Nonetheless, to your point, I will watch the film again with an eye towards the misogynistic.

  2. Thanks, very interesting. The film is obviously derived from Tennessee Williams, with Chilli being Brando/Stanley. But whereas Williams is sympathetic to Blanche, Allen isn’t. There is a kind of coldness to all his work, I think.

    Blue Jasmine also suffers from some horrible tonal problems. Allen just can’t get real, tough guy men right. The whole Chili thing is an awful parody. He should have given the script to John Waters to adapt and direct.

  3. Comparing character development in humans between Hollywood and British productions like Downton Abbey, it’s easy to see why Downton Abbey was so successful in such a short time, where each actor tried to be authentic. How refreshing for the human mind to be freed from the Disney model for children Americans has been brainwashed on.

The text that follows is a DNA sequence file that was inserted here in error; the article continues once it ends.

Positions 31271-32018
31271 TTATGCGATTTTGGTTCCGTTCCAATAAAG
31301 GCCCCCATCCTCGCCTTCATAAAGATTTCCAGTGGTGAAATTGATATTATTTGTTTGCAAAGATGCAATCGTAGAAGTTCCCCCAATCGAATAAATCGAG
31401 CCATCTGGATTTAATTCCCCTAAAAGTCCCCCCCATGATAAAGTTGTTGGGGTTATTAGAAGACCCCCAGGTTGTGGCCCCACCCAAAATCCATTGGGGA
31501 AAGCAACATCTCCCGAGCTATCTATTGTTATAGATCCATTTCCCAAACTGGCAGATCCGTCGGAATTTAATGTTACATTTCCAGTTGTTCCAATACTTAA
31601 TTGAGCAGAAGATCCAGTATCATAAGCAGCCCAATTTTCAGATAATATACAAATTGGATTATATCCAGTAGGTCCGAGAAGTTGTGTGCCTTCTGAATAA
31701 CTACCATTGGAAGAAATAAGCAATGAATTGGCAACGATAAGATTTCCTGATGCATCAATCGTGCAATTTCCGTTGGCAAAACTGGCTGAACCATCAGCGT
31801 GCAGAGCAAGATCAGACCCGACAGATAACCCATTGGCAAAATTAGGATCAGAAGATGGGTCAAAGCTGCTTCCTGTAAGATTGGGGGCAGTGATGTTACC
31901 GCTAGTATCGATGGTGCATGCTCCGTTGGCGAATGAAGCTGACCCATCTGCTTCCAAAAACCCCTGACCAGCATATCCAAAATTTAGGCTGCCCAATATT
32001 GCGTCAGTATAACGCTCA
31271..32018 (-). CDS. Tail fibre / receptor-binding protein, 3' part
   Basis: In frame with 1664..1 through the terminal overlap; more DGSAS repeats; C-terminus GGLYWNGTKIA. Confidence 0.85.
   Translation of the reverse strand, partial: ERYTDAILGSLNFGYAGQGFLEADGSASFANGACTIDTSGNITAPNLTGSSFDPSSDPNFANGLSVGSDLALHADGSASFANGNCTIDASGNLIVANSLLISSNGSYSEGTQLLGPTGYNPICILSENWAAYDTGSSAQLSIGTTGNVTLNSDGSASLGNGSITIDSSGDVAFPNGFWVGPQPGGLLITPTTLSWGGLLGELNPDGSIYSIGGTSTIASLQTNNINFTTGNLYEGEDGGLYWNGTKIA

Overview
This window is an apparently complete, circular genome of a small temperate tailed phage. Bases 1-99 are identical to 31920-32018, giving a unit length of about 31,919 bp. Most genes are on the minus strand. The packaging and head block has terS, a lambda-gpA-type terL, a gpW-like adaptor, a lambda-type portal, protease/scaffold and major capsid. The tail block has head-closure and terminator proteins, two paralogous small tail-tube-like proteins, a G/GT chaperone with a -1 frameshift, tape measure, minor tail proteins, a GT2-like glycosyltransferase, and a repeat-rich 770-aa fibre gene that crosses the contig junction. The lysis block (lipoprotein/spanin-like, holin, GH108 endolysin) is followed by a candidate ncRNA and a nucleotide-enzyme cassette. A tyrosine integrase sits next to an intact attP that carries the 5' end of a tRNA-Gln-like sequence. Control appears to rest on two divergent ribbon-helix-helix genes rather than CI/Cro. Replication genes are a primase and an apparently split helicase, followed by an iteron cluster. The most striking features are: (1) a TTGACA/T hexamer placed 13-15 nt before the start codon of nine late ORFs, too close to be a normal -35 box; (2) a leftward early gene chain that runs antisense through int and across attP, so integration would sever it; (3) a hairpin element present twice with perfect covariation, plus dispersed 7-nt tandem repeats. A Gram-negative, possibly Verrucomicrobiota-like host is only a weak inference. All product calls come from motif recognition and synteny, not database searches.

4. This was really interesting to read as I thought it was a pretty misogynistic film too but for different reasons – Jasmine is entirely responsible for her terrible descent in Allen’s eyes. She is at first complicit in the destructive and doomed relationship and then through rage and revenge tries to avenge herself by reporting her philandering husband to the FBI. I left the cinema feeling Allen was painting picture in which her downfall was really all her own fault. Felt this was Woody Allen’s expression rather than Hollywood, but the industry is hardly renowned for it’s feminist ideals!